Entrepreneurial Enthusiasm


Entrepreneurial Enthusiasm

WycoTax owner Christopher Wycoco, second from right, with his team at the company’s Harlingen office. (VBR)
WycoTax owner Christopher Wycoco, second from right, with his team at the company’s Harlingen office. (VBR)

Christopher Wycoco was the first man to graduate from the Entrepreneur Boot Camp at the Women’s Business Center of Cameron County. This year, the Women’s Business Center nominated him for, and he received, the 2018 Minority Business of the Year Award from the Small Business Administration.

A native of the Philippines, Wycoco came to the Rio Grande Valley to pursue a career as a registered nurse, taking a position at Valley Baptist Medical Center in Harlingen. During that time, he began to learn about sales and was introduced to the income tax preparation business. An outgoing and gregarious young man, he saw potential there and launched WycoTax.

Six years into the venture, WycoTax has offices in Harlingen and Brownsville and plans to expand further through franchises. One franchise in McAllen is planned to open sometime in the next year, and he is also looking at Pharr and Raymondville as potential locations.

Recognizing that many tax preparation businesses are part of large corporate enterprises, Wycoco said much of his success is grounded in the fact he is local and strives to provide first-rate customer service. “People want local and we are open all year round, not just during tax season. They don’t want to be treated just as customers, they want to be treated as people. It builds long-lasting relationships. We build trust and they know that after tax season, we are here.”

Throughout the year WycoTax handles payroll for businesses and offers notary services and assistance with the completion of immigration forms. “We can also help businesses set up the foundation for their bookkeeping and tax planning.”

And as the tax season winds down, Wycoco stresses continuing education for his employees, emphasizing his outlook toward customer service. “It’s all about attitude,” he said. “A lot of it is about how to handle conflicts and turn them into solutions for customers. When you do that, your staff will take good care of your clients.” Decked out in the company’s trademark black T-shirts emblazoned with the yellow and red WycoTax logo, Wycoco and members of his team are frequent participants in business workshops and seminars all over the Valley.

Wycoco seems to always be on the move, getting involved with chambers of commerce, networking with other entrepreneurs and seeking knowledge wherever he can. “The only constant thing in life is change, and it is so with business,” he said. “I value the networking because it’s about collaboration. In any business, the more connections you get leads to more resources and more customers.”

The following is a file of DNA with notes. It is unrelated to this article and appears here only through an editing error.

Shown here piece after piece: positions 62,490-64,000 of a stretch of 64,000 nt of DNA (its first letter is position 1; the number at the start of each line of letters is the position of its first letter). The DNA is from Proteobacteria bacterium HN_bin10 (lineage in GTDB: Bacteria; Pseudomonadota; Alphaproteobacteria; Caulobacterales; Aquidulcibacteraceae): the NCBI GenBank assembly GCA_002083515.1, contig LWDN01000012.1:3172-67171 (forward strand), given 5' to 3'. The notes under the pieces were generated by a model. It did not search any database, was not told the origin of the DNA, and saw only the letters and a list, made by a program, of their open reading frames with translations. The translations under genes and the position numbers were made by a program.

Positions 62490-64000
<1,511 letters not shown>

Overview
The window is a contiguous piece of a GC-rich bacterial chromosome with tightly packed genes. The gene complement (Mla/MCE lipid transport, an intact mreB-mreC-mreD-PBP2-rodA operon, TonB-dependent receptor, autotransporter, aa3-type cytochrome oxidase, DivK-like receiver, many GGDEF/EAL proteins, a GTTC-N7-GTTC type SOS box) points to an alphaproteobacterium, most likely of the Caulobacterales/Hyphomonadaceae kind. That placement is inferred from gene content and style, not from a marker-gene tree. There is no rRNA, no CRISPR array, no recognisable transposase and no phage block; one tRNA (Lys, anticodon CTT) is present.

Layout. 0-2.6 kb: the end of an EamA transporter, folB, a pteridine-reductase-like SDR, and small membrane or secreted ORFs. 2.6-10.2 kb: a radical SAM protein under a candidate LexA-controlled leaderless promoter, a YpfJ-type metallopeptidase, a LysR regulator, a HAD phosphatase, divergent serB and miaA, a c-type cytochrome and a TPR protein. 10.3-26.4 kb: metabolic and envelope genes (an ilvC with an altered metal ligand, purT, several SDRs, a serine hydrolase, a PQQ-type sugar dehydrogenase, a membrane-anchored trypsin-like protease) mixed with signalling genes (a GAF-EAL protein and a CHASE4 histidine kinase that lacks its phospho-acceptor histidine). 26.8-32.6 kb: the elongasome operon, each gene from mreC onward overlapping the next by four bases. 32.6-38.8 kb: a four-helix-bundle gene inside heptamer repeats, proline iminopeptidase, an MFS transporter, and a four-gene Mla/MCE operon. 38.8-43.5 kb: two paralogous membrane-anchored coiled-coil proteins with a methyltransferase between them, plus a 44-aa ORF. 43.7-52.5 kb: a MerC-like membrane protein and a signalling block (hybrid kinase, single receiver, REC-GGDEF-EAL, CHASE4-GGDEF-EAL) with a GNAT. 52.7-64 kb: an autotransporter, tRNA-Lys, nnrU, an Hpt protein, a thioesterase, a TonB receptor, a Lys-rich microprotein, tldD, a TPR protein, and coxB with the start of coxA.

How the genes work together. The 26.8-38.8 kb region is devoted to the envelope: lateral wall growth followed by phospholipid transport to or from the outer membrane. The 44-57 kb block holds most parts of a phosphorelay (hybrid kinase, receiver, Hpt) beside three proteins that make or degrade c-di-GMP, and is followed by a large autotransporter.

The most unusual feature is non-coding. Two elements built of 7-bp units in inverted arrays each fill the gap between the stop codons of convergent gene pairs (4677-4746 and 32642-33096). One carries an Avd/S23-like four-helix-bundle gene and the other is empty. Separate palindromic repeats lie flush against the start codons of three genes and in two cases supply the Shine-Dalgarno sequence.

His passion for learning was one of the determining factors that gave Wycoco an edge over other nominees for the Minority Business of the Year Award, according to Angela Burton, director of the Lower Rio Grande Valley District Office of the SBA. “Part of what sets him apart is his constant quest for knowledge. So many people go into business without doing that. He has attended or participated in just about every SBA training opportunity.”

That thirst for knowledge has also led him down a path as an educator himself. He has been conducting seminars around the Valley entitled “10 Proven Tips from Part to Full Time Entrepreneur,” a formula he developed based on his own experiences. “One of my passions is to educate people. I know the struggles of small businesses and there are a lot of people out there that have been struggling. So what I have learned since I was 14 I can get across in an hour.”

Wycoco also sees business growth through developing technology. He has developed an app that helps connect with clients so they can easily transfer documents back and forth. For the future, he is in the early stages of exploring the creation of a complete tax preparation software package along the lines of TurboTax. “Out of 150 million filers, 55 million did their own taxes,” he said. “If we could get a piece of that pie we could see a huge increase in our revenue stream.”

George Cox is a veteran journalist with more than 30 years experience as a newspaper writer and editor. A Corpus Christi native, he started his career as a reporter for The Brownsville Herald after graduating from Sam Houston State University with a degree in journalism. He later worked on newspapers in Laredo and Corpus Christi as well as northern California. George returned to the Valley in 1996 as editor of The Brownsville Herald and in 2001 moved to Harlingen as editor of the Valley Morning Star. He also held the position of editor and general manager for the Coastal Current, a weekly entertainment magazine with Valleywide distribution. George retired from full-time journalism in 2015 to work as a freelance writer and legal document editor. He continues to live in Harlingen where he and his wife Katherine co-founded Rio Grande Valley Therapy Pets, a nonprofit organization dedicated to raising public awareness of the benefits of therapy pets and assisting people and their pets to become registered therapy pet teams.